The Big Five: The 5 Most Recognizable Athletes in Sports History
This is an attempt to do the impossible: rank the five most recognizable athletes in the history of professional sports. These athletes are ranked for both their on-field accomplishments and their off-field accomplishments.
I included only American athletes, because it would be extremely difficult to rank a player from another country (specifically a soccer player, like Pele). I know next to nothing about soccer and chose to limit my ranking to athletes from within the 50 states.
5. Jackie Robinson
His name will forever be synonymous with 'first'—the first black baseball player in the 20th century.
Jackie Robinson broke baseball's unofficial color barrier on April 15th, 1947. He helped to end the belief that blacks and white should be kept segregated in professional sports.
Jackie dominated the game of baseball, winning the Rookie of the Year and the league MVP within his first three seasons. He led the Dodgers to six pennants and their first world championship (1955).
Robinson was possibly the greatest all-around athlete in history. Well known for his baseball ability, Robinson was a standout running back at UCLA. He started on the varsity basketball team. He also excelled at tennis and track, and possessed world-class speed.
Robinson, not Rosa Parks, was the first known black citizen to refuse to move to the back of the bus when commanded to by the bus driver. Jackie was arrested and received an honorable discharge.
Major League Baseball retired Jackie Robinson's #42 after the 1997 season, meaning no player may ever again wear this number. In 1999, Jackie was elected to baseball's All-Century team as the starting second baseman.
Robinson was awarded the Presidential Medal of Freedom and the Congressional Gold Medal for his contributions to the civil rights movement.
4. Tiger Woods
Who would have thought that one man could take the sport of golf and turn it into a sport more popular than hockey or soccer in the United States? Tiger Woods became a legend almost instantly after his arrival into the pros.
He is arguably the most prolific golfer in history, winning 14 major golf championships. He was named PGA Player of the Year nine times and earned four Associated Press Male Athlete of the Year awards. He achieved the career Grand Slam by age 24.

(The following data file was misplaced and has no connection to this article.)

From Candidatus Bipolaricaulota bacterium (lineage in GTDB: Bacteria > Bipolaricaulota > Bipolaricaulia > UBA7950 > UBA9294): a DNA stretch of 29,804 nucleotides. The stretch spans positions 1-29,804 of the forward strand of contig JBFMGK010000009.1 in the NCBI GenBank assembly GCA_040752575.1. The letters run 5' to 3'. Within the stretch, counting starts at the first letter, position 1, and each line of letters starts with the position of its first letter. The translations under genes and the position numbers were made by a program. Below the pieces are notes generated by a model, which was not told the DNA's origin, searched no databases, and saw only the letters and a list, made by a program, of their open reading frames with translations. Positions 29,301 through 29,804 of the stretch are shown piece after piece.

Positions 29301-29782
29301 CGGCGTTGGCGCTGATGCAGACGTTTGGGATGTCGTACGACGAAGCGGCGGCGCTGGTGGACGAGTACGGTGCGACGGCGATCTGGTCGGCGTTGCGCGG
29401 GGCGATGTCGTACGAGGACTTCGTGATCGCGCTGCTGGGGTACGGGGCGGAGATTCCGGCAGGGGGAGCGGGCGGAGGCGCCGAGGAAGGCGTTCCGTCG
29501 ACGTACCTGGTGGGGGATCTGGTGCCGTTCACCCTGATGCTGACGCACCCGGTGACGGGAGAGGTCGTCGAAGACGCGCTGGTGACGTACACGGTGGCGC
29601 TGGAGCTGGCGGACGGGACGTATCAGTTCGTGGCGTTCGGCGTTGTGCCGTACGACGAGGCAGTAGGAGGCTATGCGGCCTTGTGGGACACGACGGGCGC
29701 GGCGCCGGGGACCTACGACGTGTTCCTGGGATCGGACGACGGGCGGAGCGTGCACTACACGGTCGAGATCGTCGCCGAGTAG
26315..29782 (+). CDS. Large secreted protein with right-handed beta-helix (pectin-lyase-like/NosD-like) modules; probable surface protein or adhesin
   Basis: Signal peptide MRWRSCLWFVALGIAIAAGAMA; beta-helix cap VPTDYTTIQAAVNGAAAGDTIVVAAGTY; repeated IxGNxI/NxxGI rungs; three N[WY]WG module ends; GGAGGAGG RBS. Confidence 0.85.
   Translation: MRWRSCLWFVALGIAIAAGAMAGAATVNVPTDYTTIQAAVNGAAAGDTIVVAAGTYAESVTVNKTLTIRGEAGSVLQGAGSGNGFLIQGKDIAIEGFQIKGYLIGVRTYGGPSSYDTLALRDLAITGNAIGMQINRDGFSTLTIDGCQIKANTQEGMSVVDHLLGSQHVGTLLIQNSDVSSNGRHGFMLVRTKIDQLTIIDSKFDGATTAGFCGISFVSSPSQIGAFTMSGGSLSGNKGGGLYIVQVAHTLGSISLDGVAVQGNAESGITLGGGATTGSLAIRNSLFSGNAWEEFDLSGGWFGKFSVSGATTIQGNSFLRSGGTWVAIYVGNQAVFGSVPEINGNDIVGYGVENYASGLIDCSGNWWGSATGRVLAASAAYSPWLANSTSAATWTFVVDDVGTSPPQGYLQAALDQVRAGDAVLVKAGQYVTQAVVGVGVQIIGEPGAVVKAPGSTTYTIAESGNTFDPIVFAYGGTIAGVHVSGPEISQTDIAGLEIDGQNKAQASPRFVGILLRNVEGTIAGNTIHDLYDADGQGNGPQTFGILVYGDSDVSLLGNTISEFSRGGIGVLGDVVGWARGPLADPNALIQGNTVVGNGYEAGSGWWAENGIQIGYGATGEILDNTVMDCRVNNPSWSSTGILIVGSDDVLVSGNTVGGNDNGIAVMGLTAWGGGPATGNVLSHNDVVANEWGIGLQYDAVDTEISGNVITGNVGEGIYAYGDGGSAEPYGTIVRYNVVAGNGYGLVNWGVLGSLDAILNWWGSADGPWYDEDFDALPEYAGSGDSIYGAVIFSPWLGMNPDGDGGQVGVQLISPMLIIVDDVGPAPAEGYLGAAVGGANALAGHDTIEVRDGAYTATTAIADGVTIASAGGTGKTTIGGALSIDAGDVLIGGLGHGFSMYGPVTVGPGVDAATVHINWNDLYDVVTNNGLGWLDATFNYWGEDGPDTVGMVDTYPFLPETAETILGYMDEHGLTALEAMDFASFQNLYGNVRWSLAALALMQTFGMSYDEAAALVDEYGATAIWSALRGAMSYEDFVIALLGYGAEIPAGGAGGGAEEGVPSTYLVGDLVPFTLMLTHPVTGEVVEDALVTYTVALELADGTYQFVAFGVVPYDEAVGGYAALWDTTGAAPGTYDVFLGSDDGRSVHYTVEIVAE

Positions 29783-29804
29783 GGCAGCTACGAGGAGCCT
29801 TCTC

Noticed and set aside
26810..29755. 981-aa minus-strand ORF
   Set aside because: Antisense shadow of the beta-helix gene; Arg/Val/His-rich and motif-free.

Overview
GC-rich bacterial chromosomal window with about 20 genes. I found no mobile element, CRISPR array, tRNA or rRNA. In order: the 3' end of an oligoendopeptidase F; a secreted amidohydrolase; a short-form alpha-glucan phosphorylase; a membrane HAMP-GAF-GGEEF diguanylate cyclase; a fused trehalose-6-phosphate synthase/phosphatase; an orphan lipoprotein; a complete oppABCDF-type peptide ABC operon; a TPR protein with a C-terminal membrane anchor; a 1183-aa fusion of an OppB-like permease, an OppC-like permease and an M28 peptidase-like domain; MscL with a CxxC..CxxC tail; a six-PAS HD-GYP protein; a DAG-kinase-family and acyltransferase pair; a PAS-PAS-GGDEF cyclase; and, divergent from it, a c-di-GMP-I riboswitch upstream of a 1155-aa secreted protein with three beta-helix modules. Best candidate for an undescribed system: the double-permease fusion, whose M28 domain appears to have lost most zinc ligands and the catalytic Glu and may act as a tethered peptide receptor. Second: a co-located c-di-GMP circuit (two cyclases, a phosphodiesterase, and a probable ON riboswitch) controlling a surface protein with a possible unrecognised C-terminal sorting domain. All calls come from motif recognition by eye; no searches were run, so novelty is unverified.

He won the U.S. Open in 2008 after playing through a painfully torn ligament in his left knee, as well as a double stress fracture in his left tibia.
Tiger was the epitome of a child prodigy—playing golf by age two and appearing on The Mike Douglas Show. He appeared in Golf Digest by age five.
Tiger has been called the world's most marketable athlete. He has been a major spokesman for Nike, Gatorade, American Express, Gillette Champions, General Mills, and General Motors. He even has his own type of Gatorade, the “Gatorade Tiger”, which originated in March of 2008.
He has endorsed his own series of video games, the Tiger Woods PGA Tour, since 1999.
He is credited with being one of the first extremely successful multi-racial athletes in history. Woods is one-quarter Chinese, one-quarter Thai, one-quarter African American, one-eighth Native American, and one-eighth Dutch.
Woods projects to become the first athlete to pass $1 billion in earnings in 2010. At his current rate, $1 trillion might be possible.
3. Muhammad Ali
Muhammad Ali transformed the sport of boxing as no athlete has before or since. The most popular athlete in the sixty years between Babe Ruth and Michael Jordan, Ali's name was as recognizable as President John F. Kennedy's.
Ali's arrogance and desire to win was never more evident than the occasions in which he would predict which round he would knock out his opponent, often following through on his word.
Ali became the first boxer to rely on foot speed and quickness to avoid punches by keeping his hands low. He described his fighting style as “float like a butterfly, sting like a bee.” He perfected the “Rope-a-Dope,” a method effectively used to tire out his opponent.
Ali remains the only man to have won the heavyweight championship three times. He defeated Sonny Liston in the first round. He knocked out George Foreman in the “Rumble in the Jungle.” He almost killed Joe Frazier in the “Thrilla in Manilla.”
He successfully defended his title nine times, defeating every other heavyweight in his era—the golden age of heavyweight boxing. He was crowned the Sportsman of the Century in 1999.
Pound for pound, Ali may have been the strongest fighter in history. His psychological tactics before, during, and after fights became legendary. His pure athleticism may be unsurpassed by anyone in the history of the sport.
He had the honor of lighting the flame at the Olympics in 1996. He won the Arthur Ashe Courage Award in 1997, and received the Presidential Medal of Freedom, the highest civilian award in the United States, in 2005.
Ali's work as a civil rights activist surpassed any of his performances in the boxing ring. Ali is one of the three most recognizable African-American men in the history of the planet.